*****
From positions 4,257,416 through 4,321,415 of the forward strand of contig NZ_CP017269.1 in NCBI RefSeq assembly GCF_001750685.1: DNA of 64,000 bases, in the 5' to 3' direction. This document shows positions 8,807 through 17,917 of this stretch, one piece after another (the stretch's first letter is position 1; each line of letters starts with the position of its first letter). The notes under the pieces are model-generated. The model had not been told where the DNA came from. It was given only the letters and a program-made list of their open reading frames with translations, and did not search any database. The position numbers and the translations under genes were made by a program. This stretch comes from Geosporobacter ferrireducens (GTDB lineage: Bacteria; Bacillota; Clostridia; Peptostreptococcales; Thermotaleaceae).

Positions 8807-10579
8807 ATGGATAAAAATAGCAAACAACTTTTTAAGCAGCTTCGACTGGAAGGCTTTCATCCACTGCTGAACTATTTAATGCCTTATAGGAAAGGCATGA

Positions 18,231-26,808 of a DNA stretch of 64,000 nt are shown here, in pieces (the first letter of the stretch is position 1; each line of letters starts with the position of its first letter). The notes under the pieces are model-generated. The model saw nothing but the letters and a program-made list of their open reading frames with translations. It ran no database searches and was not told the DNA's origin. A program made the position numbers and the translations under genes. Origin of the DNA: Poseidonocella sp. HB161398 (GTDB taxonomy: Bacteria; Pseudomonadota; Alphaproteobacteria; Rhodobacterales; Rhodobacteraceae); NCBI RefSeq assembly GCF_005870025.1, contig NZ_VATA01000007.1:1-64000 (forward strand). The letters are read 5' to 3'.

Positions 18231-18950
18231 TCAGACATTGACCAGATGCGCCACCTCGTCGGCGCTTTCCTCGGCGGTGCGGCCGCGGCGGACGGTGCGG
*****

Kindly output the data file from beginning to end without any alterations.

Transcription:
From positions 4,257,416 through 4,321,415 of the forward strand of contig NZ_CP017269.1 in NCBI RefSeq assembly GCF_001750685.1: DNA of 64,000 bases, in the 5' to 3' direction. This document shows positions 8,807 through 17,917 of this stretch, one piece after another (the stretch's first letter is position 1; each line of letters starts with the position of its first letter). The notes under the pieces are model-generated. The model had not been told where the DNA came from. It was given only the letters and a program-made list of their open reading frames with translations, and did not search any database. The position numbers and the translations under genes were made by a program. This stretch comes from Geosporobacter ferrireducens (GTDB lineage: Bacteria; Bacillota; Clostridia; Peptostreptococcales; Thermotaleaceae).

Positions 8807-10579
8807 ATGGATAAAAATAGCAAACAACTTTTTAAGCAGCTTCGACTGGAAGGCTTTCATCCACTGCTGAACTATTTAATGCCTTATAGGAAAGGCATGA

Positions 18,231-26,808 of a DNA stretch of 64,000 nt are shown here, in pieces (the first letter of the stretch is position 1; each line of letters starts with the position of its first letter). The notes under the pieces are model-generated. The model saw nothing but the letters and a program-made list of their open reading frames with translations. It ran no database searches and was not told the DNA's origin. A program made the position numbers and the translations under genes. Origin of the DNA: Poseidonocella sp. HB161398 (GTDB taxonomy: Bacteria; Pseudomonadota; Alphaproteobacteria; Rhodobacterales; Rhodobacteraceae); NCBI RefSeq assembly GCF_005870025.1, contig NZ_VATA01000007.1:1-64000 (forward strand). The letters are read 5' to 3'.

Positions 18231-18950
18231 TCAGACATTGACCAGATGCGCCACCTCGTCGGCGCTTTCCTCGGCGGTGCGGCCGCGGCGGACGGTGCGG